Resource Room

For Steve Kobrin's Jewish Meditation Class

“Meditation, Judaism, and Self-Mastery”
Let’s reclaim our spiritual heritage!


We will continue our study of Hitbodedut – “Isolation” – with the teachings of Abraham Maimonides.

We will also discuss how to deal with problems encountered when meditating, such as trying too hard.

Passover schedule of classes:
Wednesday March 31: 8pm
Wednesday April 7: 8pm
Sunday April 11: 8pm


Student questions currently being researched:

“I am curious why ‘purchasing / re-purchasing.’ How to better understand it? ‘Re-purchases’ from whom?”

“What does Judaism say about astrology (Mazalot?)”

“Can the Messiah be a woman?”

The Traditions: Internal Isolation
Rabbi Kaplan – “Meditation and the Bible”
Abraham Maimonides, pp 5 -10
Writings about Hitbodedut
Two types of isolation
Highest form of all practices
Biblical verses
The method
Contemplation of nature
Level of Aseph
The Psalms of Asaph are the twelve psalms numbered as 50 and 73–83 in the Masoretic Text, and as 49 and 72–82 in the Septuagint. They are located in the Book of Psalms in the Hebrew Bible (which is also called the Old Testament). Scholars have determined that a psalm’s attribution to Asaph can mean a variety of things. It could mean that the psalms were a part of a collection from the Asaphites, a name commonly used to identify temple singers. Another possibility is that the psalms were performed in the style or tradition of the guild bearing Asaph’s name.[1] Asaph is said to either be the author or the transcriber of these psalms. He may not have said these psalms but transcribed the words of David. No specific time period is known to be associated with these Psalms, but the record of destruction noted in Psalm 74 may indicate that these Psalms came from the post-exilic period.
In the Hebrew Bible, three men have the name of Asaph (אָסָף ’Āsāp̄). Asaph is identified with the twelve Psalms and is said to be the son of Berechiah who is said to be an ancestor of the Asaphites. The Asaphites were one of the guilds of musicians in the First Temple. This information is clarified in the Books of Chronicles. In Chronicles, it is said that Asaph was a descendant of Gershon the son of Levi and he is identified as a member of the Levites. He is also known as one of the three Levites commissioned by David to be in charge of singing in the house of Yahweh(see below). In 1 Chronicles 6:39 David appoints a man named Heman as the main musician or singer and Asaph as Heman’s right hand assistant and the Merarites at his left hand.[2] Asaph is also credited with performing at the dedication of Solomon’s temple in 2 Chronicles 5:12.[2]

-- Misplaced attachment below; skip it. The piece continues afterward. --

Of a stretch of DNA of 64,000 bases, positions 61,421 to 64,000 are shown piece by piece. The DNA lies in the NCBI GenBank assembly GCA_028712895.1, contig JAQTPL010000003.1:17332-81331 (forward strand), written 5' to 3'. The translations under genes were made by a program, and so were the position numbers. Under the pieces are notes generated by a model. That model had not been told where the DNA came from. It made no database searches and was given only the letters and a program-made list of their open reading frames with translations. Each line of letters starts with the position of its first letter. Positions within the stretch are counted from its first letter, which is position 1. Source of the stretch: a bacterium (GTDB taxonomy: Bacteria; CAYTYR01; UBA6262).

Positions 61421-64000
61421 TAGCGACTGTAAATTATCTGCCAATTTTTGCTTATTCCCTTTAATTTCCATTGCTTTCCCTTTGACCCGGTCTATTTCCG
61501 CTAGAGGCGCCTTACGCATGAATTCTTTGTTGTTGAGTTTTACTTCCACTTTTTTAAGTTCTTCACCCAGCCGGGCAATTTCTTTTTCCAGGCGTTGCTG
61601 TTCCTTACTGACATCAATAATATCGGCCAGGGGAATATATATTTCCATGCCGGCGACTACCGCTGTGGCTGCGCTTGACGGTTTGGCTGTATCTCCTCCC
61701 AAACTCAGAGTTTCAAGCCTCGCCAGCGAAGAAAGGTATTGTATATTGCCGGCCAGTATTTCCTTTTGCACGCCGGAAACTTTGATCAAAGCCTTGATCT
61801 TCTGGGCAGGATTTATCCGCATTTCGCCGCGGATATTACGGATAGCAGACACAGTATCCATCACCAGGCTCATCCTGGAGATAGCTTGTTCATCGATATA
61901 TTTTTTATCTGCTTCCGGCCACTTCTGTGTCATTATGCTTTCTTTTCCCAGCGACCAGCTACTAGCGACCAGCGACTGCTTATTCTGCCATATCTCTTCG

As an officer within the Jerusalem religious system, Asaph would have participated in both the public and private side of that system. He served as an official for several years, starting with King David and serving King Solomon as well, if he is the same Asaph mentioned in 2 Chronicles 5:12. During his long term, Asaph saw the best and worst of other officials. His complaint against corruption among the rich and influential, recorded in Psalm 73 (MT) / Psalm 72 (LXX), might have been directed towards some of those officials. The words he used to describe the wicked come from the same lexicon of words used by officers of the cultic/sacrificial system.

Meditative state
Other verses
Restrain ego and sensation
Music and song
External isolation
Contemplate God’s works
Best time
Moslem dervishes
Engage any time
Shed light on father
Rambam on meditation
Prophets and meditation

Guide for the Perplexed

Additional sources in Jewish literature that reference Hitbodedut

Rabbi Kaplan – “Meditation and the Bible,” pp 10 – 15

Best practices for meditation
Bhante Gunaratana, “Mindlfulness in Plain English,”
Problems, pp 97 – 107
Trying too hard, pp 103 – 104